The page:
Here’s why real estate is a better investment than stocks.
What makes real estate a better investment than stocks?
With a stock, you do have leverage—it’s called ‘margin. When you buy on margin, you have options. You can use $1 to control $10 and own 10% of the stock. However, whenever you have a downdraft on the stock and it decreases by, say, 10% to 15%, that’s a margin call. If you don’t meet that margin call, you get wiped out.
How does this compare to the 2008 real estate market? If a loan is underwritten properly based on the income of the investor or homeowner, they’ll most likely be able to keep that home. Except for those with 100% financing, people just walk away because the value has dropped 50% or 100%. This is what’s known as a ‘liar loan.’ The point is, you don’t have to sell your home if you don’t need to.
Secondly, the real estate tax code is around 6,000 pages, and out of those 6,000 pages, only 30 talk about the tax rate, or how much you have to pay in taxes. The rest of the pages talk about tax incentives, write-offs, and stuff like that. As a homeowner, you can use tax laws to your advantage.
“That’s the velocity of money effect—once you earn some money, you can buy real estate to earn more money and take advantage of tax breaks.”
Another thing real estate has that stocks don’t is depreciation. You can depreciate 80% of the value of one to four residential properties or apartments over the course of 27.5 years (roughly 3.64% each year). You can’t depreciate the total; you can only depreciate roughly 80% of the value that you purchase. The remaining 20% is still on the land. For condos, you can depreciate up to 95% because the land has no value—the property is in a building. Over the past 35 years, homes have appreciated by an average of about 6%, so while your property appreciates by that number, it’s depreciating by 3.64%. That’s a deduction you can write off, which means less of a tax payment from your income.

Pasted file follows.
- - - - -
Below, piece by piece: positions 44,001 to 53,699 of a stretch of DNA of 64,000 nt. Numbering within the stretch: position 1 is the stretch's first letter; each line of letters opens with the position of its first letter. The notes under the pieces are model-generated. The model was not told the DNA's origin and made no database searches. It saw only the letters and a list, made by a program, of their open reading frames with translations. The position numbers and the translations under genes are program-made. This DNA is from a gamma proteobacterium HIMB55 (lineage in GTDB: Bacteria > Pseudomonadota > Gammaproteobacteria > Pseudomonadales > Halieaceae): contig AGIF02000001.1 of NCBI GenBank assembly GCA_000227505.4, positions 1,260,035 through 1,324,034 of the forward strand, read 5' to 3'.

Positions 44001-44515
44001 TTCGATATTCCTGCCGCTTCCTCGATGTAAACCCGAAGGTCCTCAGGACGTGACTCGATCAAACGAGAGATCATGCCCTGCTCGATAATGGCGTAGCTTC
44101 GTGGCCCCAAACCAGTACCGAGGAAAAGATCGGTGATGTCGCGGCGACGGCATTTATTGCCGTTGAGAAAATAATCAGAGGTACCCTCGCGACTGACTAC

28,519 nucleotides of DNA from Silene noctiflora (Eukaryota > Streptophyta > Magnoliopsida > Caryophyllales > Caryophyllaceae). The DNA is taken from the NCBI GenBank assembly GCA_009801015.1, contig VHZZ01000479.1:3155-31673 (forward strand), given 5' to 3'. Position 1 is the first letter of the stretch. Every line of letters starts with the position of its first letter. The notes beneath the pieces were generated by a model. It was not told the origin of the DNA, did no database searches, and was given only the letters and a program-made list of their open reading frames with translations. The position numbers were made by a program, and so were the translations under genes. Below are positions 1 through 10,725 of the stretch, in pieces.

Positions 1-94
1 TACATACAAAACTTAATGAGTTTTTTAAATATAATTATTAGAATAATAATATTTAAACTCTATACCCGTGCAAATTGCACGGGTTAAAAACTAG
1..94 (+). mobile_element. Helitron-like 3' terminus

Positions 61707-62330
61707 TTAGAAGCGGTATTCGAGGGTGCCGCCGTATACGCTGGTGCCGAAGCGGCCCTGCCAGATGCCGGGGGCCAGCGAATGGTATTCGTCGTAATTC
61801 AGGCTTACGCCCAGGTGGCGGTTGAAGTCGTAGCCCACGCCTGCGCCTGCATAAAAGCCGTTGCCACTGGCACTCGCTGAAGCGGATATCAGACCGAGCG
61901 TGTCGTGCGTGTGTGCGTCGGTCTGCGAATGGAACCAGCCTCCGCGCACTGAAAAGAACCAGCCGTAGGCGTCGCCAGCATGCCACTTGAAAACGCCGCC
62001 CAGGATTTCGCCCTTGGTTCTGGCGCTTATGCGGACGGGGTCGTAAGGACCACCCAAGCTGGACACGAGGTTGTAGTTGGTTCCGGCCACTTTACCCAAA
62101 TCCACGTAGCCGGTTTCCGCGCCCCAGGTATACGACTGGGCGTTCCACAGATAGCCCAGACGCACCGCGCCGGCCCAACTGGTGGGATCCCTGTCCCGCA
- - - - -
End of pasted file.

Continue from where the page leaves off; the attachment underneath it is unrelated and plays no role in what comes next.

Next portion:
For example, if you have a net of $10,000 for an investment property you purchased for $500,000 and $400,000 of that represents the building. In 27.5 years, you can depreciate roughly $12,000, so that $10,000 is tax-free. You also have $2,000 left over for other write-offs.
That’s the beauty of using tax law to help you amplify your cash return. I hope this helps you understand why real estate is superior to stocks, how you can create wealth through real estate, and why you don’t just have to save money for your retirement. That’s the velocity of money effect—once you earn some money, you can buy real estate to earn more money and take advantage of tax breaks.
As always, if you have questions about this or any real estate topic, don’t hesitate to call, text, or email me. I’d love to help you.